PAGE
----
Artifact Binding (SAML)

What is Artifact Binding?

Typically in SAML, the authentication request and assertion data is sent through the browser (http POST or http REDIRECT binding).

However, in some cases you may not want to expose the entire message to the browser.  In this case, the message contents are replaced by an artifact reference, that can be requested from the artifact endpoint (backchannel).

Both the Authentication Request and the Assertion can be sent using the Artifact binding.

Note: IDHub (acting as Service Provider) currently only supports getting the Assertion via the artifact binding. 

Other use cases are not supported:

  • Acting as Service Provider: sending the Authentication Request with an Artifact Binding
  • Acting as Identity Provider: receiving the Authentication Request with an Artifact Binding 
  • Acting as Identity Provider: sending the Assertion with an Artifact Binding 

Security Considerations

Usage

There are no strong indications that the artifact binding is more or less secure than the post/redirect binding. Because artifact bindings add complexity and additional points of failure, it's not our recommended default approach for a SAML integration.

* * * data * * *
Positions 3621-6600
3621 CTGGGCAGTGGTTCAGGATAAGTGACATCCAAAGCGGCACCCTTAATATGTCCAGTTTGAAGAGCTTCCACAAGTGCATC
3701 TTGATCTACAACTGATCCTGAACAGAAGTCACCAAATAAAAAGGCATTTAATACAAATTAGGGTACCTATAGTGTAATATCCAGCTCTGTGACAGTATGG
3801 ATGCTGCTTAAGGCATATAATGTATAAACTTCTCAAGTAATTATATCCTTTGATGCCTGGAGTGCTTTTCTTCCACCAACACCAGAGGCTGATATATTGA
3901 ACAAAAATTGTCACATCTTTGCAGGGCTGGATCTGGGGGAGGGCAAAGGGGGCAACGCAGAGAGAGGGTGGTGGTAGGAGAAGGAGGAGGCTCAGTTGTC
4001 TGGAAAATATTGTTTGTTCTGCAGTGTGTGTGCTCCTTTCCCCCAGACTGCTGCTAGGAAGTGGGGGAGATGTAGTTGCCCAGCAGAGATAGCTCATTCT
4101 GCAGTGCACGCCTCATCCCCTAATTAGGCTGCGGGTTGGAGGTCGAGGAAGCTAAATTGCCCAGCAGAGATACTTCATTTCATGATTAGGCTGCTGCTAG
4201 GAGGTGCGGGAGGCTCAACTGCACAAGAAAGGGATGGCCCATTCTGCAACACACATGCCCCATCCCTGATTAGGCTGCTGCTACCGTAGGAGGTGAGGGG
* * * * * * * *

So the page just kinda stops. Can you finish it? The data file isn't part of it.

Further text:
However there are several reasons why Artifact binding would be preferred:

  • Technical restrictions (eg. to reduce the size of the message)
  • Encryption is not practical or desirable (as this is more CPU intensive)
  • Reluctance to expose the message contents to the browser

Two-way SSL

Because we currently only support getting the assertion via the artifact binding, there is only a practical need for the IDP to present the artifact endpoint on a TLS secured endpoint.

Although the SAML specification does not mandate how to secure the Artifact binding, we suggest Two-SSL as a recommendation:

Example:

  1. The client (SP) should present its certificate to artifact resolution endpoint, to avoid unauthorized parties to access the Artifact Resolution Endpoint.
  2. The Identity Provider provides the artifact response, which is signed with its own certificate to prove the authenticity.

Additional measures may include that the artifact can only be resolved once, and that it remains available for only a limited amount of time (ie. several minutes).

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